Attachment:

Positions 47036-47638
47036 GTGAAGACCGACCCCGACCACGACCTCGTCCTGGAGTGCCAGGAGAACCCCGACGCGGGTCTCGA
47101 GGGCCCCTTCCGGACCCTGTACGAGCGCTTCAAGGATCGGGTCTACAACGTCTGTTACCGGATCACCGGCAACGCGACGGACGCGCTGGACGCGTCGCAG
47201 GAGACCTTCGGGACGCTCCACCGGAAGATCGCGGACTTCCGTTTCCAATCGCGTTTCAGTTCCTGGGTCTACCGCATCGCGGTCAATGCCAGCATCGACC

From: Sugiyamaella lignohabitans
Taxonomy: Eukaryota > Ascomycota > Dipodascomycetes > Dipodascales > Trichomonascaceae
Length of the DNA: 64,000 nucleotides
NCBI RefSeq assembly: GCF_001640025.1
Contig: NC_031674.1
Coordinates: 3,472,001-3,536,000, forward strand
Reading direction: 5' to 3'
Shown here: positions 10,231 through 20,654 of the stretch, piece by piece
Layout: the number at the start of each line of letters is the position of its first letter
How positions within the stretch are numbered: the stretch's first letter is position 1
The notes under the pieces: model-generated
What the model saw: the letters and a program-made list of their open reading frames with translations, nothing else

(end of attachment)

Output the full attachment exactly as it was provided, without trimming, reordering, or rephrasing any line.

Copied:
Positions 47036-47638
47036 GTGAAGACCGACCCCGACCACGACCTCGTCCTGGAGTGCCAGGAGAACCCCGACGCGGGTCTCGA
47101 GGGCCCCTTCCGGACCCTGTACGAGCGCTTCAAGGATCGGGTCTACAACGTCTGTTACCGGATCACCGGCAACGCGACGGACGCGCTGGACGCGTCGCAG
47201 GAGACCTTCGGGACGCTCCACCGGAAGATCGCGGACTTCCGTTTCCAATCGCGTTTCAGTTCCTGGGTCTACCGCATCGCGGTCAATGCCAGCATCGACC

From: Sugiyamaella lignohabitans
Taxonomy: Eukaryota > Ascomycota > Dipodascomycetes > Dipodascales > Trichomonascaceae
Length of the DNA: 64,000 nucleotides
NCBI RefSeq assembly: GCF_001640025.1
Contig: NC_031674.1
Coordinates: 3,472,001-3,536,000, forward strand
Reading direction: 5' to 3'
Shown here: positions 10,231 through 20,654 of the stretch, piece by piece
Layout: the number at the start of each line of letters is the position of its first letter
How positions within the stretch are numbered: the stretch's first letter is position 1
The notes under the pieces: model-generated
What the model saw: the letters and a program-made list of their open reading frames with translations, nothing else